Vast and important cultural resources are entrusted to magnetic tape around the world, but they are susceptible to degradation, which may lead to severe replay problems. Audio magnetic tapes are complex and multicomponent devices containing organic compounds and metal systems, which can be potential catalysts for many degradative reactions in the presence of water, light, or heating. The aim of this review is to collect the literature concerning the analytical determinations and instrumental approaches that can achieve the chemical identification of the components in the tape and the degradation state. Thus, a combination of destructive (such as acetone extraction) and non-destructive techniques (such as ATR FTIR spectroscopy) have been proposed, together with SEM, ESEM, XRD and TGA analyses to assess the chemical and physical characterization of the tape with the purpose to individualize restoration treatments and optimize conditions for preservation. The impact of the studies reviewed in this paper may go beyond audio, being potentially relevant to video, data, instrumentation, and logging tapes. Full article
(This article belongs to the Special Issue Advances of Analytical Chemistry in Cultural Heritage)
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Article
The “oro di metà” Gilding in the Fifteenth-Century: A Multi-Analytical Investigation
Heritage 2019, 2(2), 1166-1175; https://doi.org/10.3390/heritage2020076 - 18 Apr 2019
Cited by 4 | Viewed by 1866
Abstract
Few and fragmentary is the information regarding the “oro di metà” (halfway gold) gilding due to the low probability of finding it in paintings as well as its short durability because of tarnishing. However, the very rare, excellent state of conservation [...] Read more.
Few and fragmentary is the information regarding the “oro di metà” (halfway gold) gilding due to the low probability of finding it in paintings as well as its short durability because of tarnishing. However, the very rare, excellent state of conservation of the gilding found in the fifteenth-century wood panel painting of the Master of St. Ivo studied in this work along with a multi-analytical approach allowed shedding light on the structure, the composition and the conservation state of this type of gilding. An Ultra-High Resolution Scanning Electron Microscope (UHR-SEM) along with Energy Dispersive X-Ray (EDX) analysis and polarised light Optical Microscopy (OM) were employed in order to image and analyse a cross-section of a sample taken from the wood panel painting. Results highlighted a divided structure of the gilding which is constituted by two separated layers of gold and silver with different thickness. This is the first time that scientific evidence on this issue is provided. Moreover, considerations on the tarnishing process of the gilding were made. Finally, complementary vibrational spectroscopic techniques such as micro-Raman and micro-ATR-FTIR were employed in order to identify the molecular composition of the “bole” (gilding preparation layer) and the ground layers. Full article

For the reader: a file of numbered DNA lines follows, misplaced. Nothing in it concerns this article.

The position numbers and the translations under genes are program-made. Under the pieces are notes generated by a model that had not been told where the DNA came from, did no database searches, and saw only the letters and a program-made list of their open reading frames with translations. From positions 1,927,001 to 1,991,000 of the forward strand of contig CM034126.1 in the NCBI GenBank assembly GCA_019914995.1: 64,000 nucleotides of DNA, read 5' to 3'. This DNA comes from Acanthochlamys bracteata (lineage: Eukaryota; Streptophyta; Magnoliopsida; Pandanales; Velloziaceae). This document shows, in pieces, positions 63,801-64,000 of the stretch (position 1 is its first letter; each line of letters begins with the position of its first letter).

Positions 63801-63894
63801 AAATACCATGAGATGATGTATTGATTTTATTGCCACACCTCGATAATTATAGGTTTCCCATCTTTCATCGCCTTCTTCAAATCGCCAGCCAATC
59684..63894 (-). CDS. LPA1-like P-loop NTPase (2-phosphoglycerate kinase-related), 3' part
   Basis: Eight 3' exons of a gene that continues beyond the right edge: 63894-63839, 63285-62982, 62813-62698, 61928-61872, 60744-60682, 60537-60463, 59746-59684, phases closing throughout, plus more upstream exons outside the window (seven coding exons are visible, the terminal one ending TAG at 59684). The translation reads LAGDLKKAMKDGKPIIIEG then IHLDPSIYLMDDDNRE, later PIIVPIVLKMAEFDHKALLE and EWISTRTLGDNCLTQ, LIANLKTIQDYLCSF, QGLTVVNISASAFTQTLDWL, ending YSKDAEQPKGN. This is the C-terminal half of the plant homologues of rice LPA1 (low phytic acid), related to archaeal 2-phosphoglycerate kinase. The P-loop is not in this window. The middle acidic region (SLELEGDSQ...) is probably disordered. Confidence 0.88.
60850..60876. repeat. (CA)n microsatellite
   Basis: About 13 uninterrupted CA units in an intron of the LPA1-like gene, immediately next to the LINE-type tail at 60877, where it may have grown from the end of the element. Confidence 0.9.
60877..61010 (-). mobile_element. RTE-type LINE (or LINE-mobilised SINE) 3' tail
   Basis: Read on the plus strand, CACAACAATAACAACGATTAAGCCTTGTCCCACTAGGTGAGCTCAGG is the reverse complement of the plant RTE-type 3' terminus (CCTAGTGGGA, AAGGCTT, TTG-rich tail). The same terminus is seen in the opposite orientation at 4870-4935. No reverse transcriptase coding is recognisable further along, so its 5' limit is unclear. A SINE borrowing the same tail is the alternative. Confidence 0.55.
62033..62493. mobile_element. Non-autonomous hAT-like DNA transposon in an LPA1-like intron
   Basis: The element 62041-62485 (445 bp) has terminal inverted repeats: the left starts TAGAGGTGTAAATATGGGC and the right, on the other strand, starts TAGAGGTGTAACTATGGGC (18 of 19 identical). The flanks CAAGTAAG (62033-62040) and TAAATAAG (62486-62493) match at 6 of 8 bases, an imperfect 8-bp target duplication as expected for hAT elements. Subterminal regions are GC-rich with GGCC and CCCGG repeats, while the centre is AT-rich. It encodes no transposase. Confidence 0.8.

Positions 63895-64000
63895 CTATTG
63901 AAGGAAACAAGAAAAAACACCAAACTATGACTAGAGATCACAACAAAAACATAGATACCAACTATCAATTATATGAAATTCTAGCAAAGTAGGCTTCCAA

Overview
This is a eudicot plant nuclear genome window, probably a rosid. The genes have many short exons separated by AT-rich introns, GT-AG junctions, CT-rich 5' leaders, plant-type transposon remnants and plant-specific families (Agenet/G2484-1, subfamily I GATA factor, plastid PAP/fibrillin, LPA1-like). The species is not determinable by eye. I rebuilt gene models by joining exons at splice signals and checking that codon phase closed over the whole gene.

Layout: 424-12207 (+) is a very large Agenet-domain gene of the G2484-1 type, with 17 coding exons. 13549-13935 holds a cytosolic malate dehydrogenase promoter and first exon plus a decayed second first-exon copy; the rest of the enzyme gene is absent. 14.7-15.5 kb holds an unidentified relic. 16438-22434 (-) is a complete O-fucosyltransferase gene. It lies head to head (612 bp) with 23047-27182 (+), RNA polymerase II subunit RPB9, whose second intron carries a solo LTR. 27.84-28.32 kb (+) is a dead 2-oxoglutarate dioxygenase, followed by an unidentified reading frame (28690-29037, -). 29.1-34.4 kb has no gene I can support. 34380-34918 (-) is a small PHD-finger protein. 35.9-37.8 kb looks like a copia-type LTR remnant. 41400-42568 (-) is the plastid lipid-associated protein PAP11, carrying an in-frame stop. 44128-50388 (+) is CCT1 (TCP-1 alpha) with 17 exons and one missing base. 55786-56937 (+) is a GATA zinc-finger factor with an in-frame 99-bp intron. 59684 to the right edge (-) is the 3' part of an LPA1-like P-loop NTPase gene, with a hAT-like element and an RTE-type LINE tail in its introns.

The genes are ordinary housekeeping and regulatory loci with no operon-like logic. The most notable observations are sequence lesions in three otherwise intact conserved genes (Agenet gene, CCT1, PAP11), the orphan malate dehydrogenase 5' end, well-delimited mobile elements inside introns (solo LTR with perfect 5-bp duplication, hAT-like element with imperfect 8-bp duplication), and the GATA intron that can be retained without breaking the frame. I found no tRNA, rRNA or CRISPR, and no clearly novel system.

(This article belongs to the Special Issue Advances of Analytical Chemistry in Cultural Heritage)
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Article
Casting Light on 20th-Century Parisian Artistic Bronze: Insights from Compositional Studies of Sculptures Using Hand-Held X-ray Fluorescence Spectroscopy
Heritage 2019, 2(1), 732-748; https://doi.org/10.3390/heritage2010047 - 21 Feb 2019
Cited by 1 | Viewed by 1302
Abstract
In the 19th and early 20th centuries, Paris was home to scores of bronze foundries making it the primary European center for the production of artistic bronzes, or bronzes d’art. These foundries were competitive, employing different casting methods—either lost-wax or sand casting—as well [...] Read more.
In the 19th and early 20th centuries, Paris was home to scores of bronze foundries making it the primary European center for the production of artistic bronzes, or bronzes d’art. These foundries were competitive, employing different casting methods—either lost-wax or sand casting—as well as closely guarded alloy and patina recipes. Recent studies have demonstrated that accurate measurements of the metal composition of these casts can provide art historians of early 20th-century bronze sculpture with a richer understanding of an object’s biography, and help answer questions about provenance and authenticity. In this paper, data from 171 20th-century bronzes from Parisian foundries are presented revealing diachronic aspects of foundry production, such as varying compositional ranges for sand casting and lost-wax casting. This new detailed knowledge of alloy composition is most illuminating when the interpretation of the data focuses on casts by a single artist and is embedded within a specific historical context. As a case study, compositional analyses were undertaken on a group of 20th-century posthumous bronze casts of painted, unbaked clay caricature portrait busts by Honoré-Victorin Daumier (1808–1879). Full article
(This article belongs to the Special Issue Advances of Analytical Chemistry in Cultural Heritage)